Monday, 16 July 2018

Wittgenstein and The Mystical

Ludwig Wittgenstein, 1922
The word “mystical” is there in three propositions in Ludwig Wittgenstein’s Tractatus Logico-Philosophicus.

In proposition 6.44, he says:
Not how the world is, is the mystical, but that it is. 
In proposition 6.45, he says:
The contemplation of the world sub specie aeterni is its contemplation as a limited whole.
The feeling that the world is a limited whole is the mystical feeling. 
In proposition 6.522, he says:
There is indeed the inexpressible. This shows itself; it is the mystical. 
Elizabeth Anscombe, in her book An Introduction to Wittgenstein’s Tractatus, (Chapter 13: "Mysticism and Solipsism”), suggests that Wittgenstein, being an extraordinary individual, could have some kind of mysticism about him. She says that to understand the sense in which he is using the term “mystical,” we have to look at the proposition 6.52 in Tractatus: “We feel that even if all possible scientific questions have been answered, still the problems of life have not been touched at all. Of course there then just is no question left, and just this is the answer.”

She drops a hint about the influence of Leo Tolstoy on Wittgenstein and says that the idea behind “mystical” is made clearer in proposition 6.41: “The meaning of the world must lie outside the world. In the world everything is as it is, everything happens as it does happen; there is no value in it if there were any, it would have no value. If there is a value that has value, it must lie outside all happening and outside being this way or that. For all happening and being this way or that is accidental. What makes it non-accidental cannot be found in the world, for otherwise this thing would in its turn be accidental.”  She also takes note of proposition 6.42, in which Wittgenstein says: “God does not reveal himself in the world.”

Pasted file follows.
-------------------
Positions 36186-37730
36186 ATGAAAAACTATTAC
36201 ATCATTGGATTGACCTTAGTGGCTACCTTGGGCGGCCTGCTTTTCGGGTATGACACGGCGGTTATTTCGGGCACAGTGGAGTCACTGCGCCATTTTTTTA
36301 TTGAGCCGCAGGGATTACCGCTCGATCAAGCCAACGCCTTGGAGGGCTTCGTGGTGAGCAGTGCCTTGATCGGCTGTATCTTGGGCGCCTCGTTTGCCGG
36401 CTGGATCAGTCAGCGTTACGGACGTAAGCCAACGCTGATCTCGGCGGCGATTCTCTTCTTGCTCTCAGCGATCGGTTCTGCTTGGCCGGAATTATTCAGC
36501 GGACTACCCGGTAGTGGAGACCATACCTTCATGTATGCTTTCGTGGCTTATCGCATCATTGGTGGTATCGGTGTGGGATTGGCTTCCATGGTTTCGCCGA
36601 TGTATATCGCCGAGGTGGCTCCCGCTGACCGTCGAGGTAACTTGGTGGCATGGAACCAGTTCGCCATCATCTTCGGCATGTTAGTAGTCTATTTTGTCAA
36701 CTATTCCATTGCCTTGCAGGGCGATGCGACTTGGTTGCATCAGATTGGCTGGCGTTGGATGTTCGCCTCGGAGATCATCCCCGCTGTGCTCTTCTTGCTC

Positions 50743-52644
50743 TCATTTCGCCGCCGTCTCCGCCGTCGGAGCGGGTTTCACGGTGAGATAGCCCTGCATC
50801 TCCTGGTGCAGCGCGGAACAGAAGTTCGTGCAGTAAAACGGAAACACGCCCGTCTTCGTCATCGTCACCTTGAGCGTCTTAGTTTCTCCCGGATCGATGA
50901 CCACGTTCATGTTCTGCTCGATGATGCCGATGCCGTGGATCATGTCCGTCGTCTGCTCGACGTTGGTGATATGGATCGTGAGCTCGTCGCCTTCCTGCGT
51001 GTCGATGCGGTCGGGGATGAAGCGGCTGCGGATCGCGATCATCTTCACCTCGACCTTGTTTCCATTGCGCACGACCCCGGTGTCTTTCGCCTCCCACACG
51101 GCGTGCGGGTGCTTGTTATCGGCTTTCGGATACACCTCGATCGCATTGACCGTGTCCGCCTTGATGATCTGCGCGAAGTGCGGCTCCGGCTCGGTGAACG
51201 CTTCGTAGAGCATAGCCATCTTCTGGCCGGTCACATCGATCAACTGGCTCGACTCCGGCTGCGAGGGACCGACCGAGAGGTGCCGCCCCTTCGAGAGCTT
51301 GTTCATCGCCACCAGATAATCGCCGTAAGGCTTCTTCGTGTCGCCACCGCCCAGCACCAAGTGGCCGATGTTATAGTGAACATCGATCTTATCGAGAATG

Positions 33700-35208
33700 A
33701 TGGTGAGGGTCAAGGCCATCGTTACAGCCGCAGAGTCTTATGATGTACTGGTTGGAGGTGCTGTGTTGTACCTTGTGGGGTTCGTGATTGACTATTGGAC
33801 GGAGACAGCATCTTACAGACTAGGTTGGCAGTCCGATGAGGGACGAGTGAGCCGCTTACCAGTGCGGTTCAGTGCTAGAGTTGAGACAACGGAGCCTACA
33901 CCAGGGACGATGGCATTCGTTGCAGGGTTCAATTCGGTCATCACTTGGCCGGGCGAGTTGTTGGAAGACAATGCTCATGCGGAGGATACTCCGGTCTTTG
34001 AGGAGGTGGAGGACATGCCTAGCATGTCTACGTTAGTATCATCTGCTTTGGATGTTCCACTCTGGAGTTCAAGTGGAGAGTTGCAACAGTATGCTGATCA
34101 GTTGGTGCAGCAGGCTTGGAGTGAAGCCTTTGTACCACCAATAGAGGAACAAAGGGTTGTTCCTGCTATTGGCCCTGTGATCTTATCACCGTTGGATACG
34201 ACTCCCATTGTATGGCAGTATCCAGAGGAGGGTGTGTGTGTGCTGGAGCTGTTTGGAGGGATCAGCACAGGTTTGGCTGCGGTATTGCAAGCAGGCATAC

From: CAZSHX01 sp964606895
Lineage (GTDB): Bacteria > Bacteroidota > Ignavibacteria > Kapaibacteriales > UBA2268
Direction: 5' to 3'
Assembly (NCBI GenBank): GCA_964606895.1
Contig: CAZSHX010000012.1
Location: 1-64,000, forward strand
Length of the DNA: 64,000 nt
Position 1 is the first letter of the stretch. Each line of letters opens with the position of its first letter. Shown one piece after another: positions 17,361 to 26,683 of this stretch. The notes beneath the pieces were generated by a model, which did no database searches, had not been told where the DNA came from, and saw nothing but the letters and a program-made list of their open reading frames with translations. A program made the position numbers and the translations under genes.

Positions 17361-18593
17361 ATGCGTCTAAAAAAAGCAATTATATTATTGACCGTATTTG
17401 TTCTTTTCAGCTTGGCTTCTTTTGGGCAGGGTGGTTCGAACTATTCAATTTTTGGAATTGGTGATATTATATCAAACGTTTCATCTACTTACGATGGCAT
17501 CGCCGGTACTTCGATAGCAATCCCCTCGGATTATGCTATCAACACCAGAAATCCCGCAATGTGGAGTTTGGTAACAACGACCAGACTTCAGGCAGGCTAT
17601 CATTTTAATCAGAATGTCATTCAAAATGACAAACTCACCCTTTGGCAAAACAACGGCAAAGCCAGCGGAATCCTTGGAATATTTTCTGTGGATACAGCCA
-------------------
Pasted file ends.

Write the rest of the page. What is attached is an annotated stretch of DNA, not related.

Bertrand Russell offers a much clearer view of Wittgenstein’s religious and spiritual mindset. In a 1919 letter to Lady Ottoline Morell, Russell says that he discussed Tractatus with Wittgenstein during their meeting in Holland, and he was surprised by Wittgenstein’s spirituality. Here’s an excerpt from Russell’s letter:
I feel sure [Tractatus] is really a great book, though I do not feel sure it is right… . I had felt in his book a flavour of mysticism, but was astonished when I found that he has become a complete mystic. He reads people like Kierkegaard and Angelus Silesius, and he seriously contemplates becoming a monk. It all started from William James's Varieties of Religious Experience, and grew (not unnaturally) during the winter he spent alone in Norway before the war, when he was nearly mad. Then during the war a curious thing happened. He went on duty to the town of Tarnov in Galicia, and happened to come upon a bookshop, which, however, seemed to contain nothing but picture postcards. However, he went inside and found that it contained just one book: Tolstoy on the Gospels. He brought it merely because there was no other. He read it and re-read it, and thenceforth had it always with him, under fire and at all times. But on the whole he likes Tolstoy less than Dostoyevsky (especially Karamazov). He has penetrated deep into mystical ways of thought and feeling, but I think (though he wouldn't agree) that what he likes best in mysticism is its power to make him stop thinking. I don't much think he will really become a monk -- it is an idea, not an intention. His intention is to be a teacher. He gave all his money to his brothers and sisters, because he found earthly possessions a burden. I wish you had seen him. ~ (Letters to Russell, Keynes, and Moore, edited by G.H. von Wright)

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